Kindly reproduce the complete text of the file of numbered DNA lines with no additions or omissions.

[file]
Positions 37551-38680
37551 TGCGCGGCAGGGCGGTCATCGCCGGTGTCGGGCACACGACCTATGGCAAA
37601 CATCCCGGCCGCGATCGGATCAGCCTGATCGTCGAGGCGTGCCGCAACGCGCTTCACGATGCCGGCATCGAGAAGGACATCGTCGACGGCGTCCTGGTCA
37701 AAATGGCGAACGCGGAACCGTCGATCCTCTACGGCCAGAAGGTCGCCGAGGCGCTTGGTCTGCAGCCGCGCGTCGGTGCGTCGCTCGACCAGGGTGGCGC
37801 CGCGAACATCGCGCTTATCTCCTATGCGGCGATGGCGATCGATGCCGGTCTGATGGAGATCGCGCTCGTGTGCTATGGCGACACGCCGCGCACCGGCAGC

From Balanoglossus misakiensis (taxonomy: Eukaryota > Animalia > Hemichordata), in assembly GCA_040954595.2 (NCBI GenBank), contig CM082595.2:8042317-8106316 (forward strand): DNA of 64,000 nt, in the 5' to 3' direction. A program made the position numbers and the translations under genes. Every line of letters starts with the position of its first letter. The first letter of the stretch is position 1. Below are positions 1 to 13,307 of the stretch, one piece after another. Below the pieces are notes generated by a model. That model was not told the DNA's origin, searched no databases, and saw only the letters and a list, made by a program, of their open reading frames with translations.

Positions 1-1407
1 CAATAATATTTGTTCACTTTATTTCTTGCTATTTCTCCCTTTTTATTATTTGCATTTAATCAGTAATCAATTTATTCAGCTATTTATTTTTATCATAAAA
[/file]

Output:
Positions 37551-38680
37551 TGCGCGGCAGGGCGGTCATCGCCGGTGTCGGGCACACGACCTATGGCAAA
37601 CATCCCGGCCGCGATCGGATCAGCCTGATCGTCGAGGCGTGCCGCAACGCGCTTCACGATGCCGGCATCGAGAAGGACATCGTCGACGGCGTCCTGGTCA
37701 AAATGGCGAACGCGGAACCGTCGATCCTCTACGGCCAGAAGGTCGCCGAGGCGCTTGGTCTGCAGCCGCGCGTCGGTGCGTCGCTCGACCAGGGTGGCGC
37801 CGCGAACATCGCGCTTATCTCCTATGCGGCGATGGCGATCGATGCCGGTCTGATGGAGATCGCGCTCGTGTGCTATGGCGACACGCCGCGCACCGGCAGC

From Balanoglossus misakiensis (taxonomy: Eukaryota > Animalia > Hemichordata), in assembly GCA_040954595.2 (NCBI GenBank), contig CM082595.2:8042317-8106316 (forward strand): DNA of 64,000 nt, in the 5' to 3' direction. A program made the position numbers and the translations under genes. Every line of letters starts with the position of its first letter. The first letter of the stretch is position 1. Below are positions 1 to 13,307 of the stretch, one piece after another. Below the pieces are notes generated by a model. That model was not told the DNA's origin, searched no databases, and saw only the letters and a list, made by a program, of their open reading frames with translations.

Positions 1-1407
1 CAATAATATTTGTTCACTTTATTTCTTGCTATTTCTCCCTTTTTATTATTTGCATTTAATCAGTAATCAATTTATTCAGCTATTTATTTTTATCATAAAA